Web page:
Petra's Great Temple: The Great Temple - Archaeology Magazine Archive

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The Great Temple "Petra's Great Temple"
Summer 2000


Bird's-eye view of the Great Temple (Artie Joukowsky)

In the last quarter of the first century B.C., construction of the Great Temple began in earnest (see plan), perhaps executed by trained craftsmen from Alexandria. The Lower Temenos (temple enclosure) with its beautiful hexagonal pavement was built, flanked by a grand triple colonnade capped with carved elephant heads. The Temple was covered in colorful plaster and a system of channels carried water through the site.

King Aretas IV--responsible for a great number of construction projects in the first half of the first century A.D.--may have overseen a remodeling of the Great Temple. He created the Upper Temenos level and changed access patterns: staircases were blocked and walls were built between columns. (If you're excavating a column imbedded in a stone wall and find that traces of plaster are evident all the way around the column rather than just on the visible face, you can infer that the wall was a later addition.) In the middle of this colonnaded temple, a Theatron was built to seat 600 people, with sight lines clear down to the colonnaded street below.

The Great Temple underwent further reconfiguration in the first centuries A.D., including the construction of the Propylaeum (main gate), which may have linked the Lower Temenos to the colonnaded street. An earthquake in 363 brought a major collapse, after which the Byzantines removed architectural materials from the Temple for reuse on- or off-site. The Temple itself was used for industrial and domestic activity during this time. In the modern period, Bedouin farmers including the grandfather of our own site foreman tilled the soil overlying the Lower Temenos.

Was the Great Temple A Great Temple at All?


An inscription that may refer to the Great Temple was found at this Byzantine Church.

Across the colonnaded walk from the Great Temple, on a hill offering an unbeatable view of the site, is a Byzantine Church with a whimsical mosaic floor. There, archaeologists from the American Center for Oriental Research (ACOR) discovered an inscription that may allude to the Great Temple down the hill. It proclaims the command of King Aretas IV that a temple to Dushara, the principal Nabataean deity, be built incorporating a theater. Perhaps that order initiated the addition of the Theatron to the Great Temple; a rededication to Dushara might have followed. Still, little that can be conclusively attributed to cult activity has been found. Where else do a colonnade and a theatron coexist in a temple? Perhaps, some archaeologists have posited, this was not a temple at all, but rather a government or administrative center. Although we may never know for sure, continued excavation and artifact analysis may open new windows.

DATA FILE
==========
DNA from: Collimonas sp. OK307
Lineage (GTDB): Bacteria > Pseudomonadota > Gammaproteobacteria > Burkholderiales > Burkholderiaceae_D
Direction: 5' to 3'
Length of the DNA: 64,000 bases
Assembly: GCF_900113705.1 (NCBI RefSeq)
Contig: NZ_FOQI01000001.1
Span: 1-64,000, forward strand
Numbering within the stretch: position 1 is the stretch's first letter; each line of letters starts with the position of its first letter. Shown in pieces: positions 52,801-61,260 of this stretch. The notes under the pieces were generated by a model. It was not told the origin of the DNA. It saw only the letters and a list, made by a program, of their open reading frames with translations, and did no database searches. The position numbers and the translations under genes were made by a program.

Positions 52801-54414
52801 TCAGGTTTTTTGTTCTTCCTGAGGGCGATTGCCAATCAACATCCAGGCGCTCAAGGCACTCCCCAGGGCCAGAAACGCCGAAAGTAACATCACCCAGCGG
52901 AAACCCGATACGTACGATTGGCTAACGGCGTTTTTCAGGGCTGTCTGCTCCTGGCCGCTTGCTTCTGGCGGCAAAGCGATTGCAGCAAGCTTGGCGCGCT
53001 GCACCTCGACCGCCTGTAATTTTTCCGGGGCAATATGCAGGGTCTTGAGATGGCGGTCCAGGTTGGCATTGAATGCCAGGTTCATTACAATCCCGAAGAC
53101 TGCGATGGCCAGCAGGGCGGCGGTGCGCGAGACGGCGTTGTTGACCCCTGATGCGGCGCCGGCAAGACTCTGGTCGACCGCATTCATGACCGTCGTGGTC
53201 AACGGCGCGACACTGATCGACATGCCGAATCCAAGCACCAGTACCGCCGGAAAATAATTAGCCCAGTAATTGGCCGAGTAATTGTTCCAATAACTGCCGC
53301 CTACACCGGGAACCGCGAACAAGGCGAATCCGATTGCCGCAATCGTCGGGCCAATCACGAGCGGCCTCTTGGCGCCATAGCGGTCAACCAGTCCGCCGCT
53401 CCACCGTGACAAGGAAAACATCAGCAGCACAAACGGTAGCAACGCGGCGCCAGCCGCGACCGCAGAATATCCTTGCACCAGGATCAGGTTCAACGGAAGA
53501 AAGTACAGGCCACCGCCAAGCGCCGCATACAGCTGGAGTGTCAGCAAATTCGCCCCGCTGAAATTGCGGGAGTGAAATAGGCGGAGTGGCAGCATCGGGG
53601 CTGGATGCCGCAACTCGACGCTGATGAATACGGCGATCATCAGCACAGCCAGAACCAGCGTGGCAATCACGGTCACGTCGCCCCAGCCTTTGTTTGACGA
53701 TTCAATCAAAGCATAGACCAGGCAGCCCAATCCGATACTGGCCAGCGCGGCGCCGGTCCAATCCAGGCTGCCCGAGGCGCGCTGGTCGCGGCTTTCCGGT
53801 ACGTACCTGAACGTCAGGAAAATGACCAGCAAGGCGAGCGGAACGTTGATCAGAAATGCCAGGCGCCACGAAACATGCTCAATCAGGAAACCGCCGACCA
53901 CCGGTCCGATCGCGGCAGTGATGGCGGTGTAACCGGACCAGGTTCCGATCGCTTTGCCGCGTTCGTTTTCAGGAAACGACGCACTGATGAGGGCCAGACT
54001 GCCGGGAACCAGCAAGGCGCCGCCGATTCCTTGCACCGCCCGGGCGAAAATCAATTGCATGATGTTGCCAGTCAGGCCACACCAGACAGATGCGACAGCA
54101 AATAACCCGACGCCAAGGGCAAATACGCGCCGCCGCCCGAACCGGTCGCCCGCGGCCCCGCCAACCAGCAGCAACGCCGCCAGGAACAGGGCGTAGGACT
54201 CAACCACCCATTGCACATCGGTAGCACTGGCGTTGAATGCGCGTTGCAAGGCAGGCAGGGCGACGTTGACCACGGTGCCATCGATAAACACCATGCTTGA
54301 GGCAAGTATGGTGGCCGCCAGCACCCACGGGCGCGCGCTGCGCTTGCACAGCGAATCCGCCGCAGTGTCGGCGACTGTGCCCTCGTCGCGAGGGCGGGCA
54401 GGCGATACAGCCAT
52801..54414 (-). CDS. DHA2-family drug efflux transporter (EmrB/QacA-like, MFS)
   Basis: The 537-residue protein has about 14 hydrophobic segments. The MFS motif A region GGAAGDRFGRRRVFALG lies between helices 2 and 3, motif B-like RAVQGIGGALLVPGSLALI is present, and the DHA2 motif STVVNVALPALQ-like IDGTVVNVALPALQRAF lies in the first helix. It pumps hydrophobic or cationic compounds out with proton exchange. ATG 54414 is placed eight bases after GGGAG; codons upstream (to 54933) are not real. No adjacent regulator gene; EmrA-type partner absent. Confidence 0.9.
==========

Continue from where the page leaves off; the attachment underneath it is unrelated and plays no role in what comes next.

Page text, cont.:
Reconstruction in Action


Plaster is reapplied and columns reassembled to give the Temple a facelift.


As archaeologists uncover more of the Great Temple day by day, those areas already exposed are given a face lift: shored up for safety and preservation, plastered over in spots to capture the colorful effect the ancient architects intended, and re-assembled to illustrate the former glory of toppled colonnades, stairs, and walls. Informed guesses guided the height of reconstructed columns until the paved court revealed a uniform pattern of dents where the falling columns landed--guesstimates had been almost exactly accurate.

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© 2000 by the Archaeological Institute of America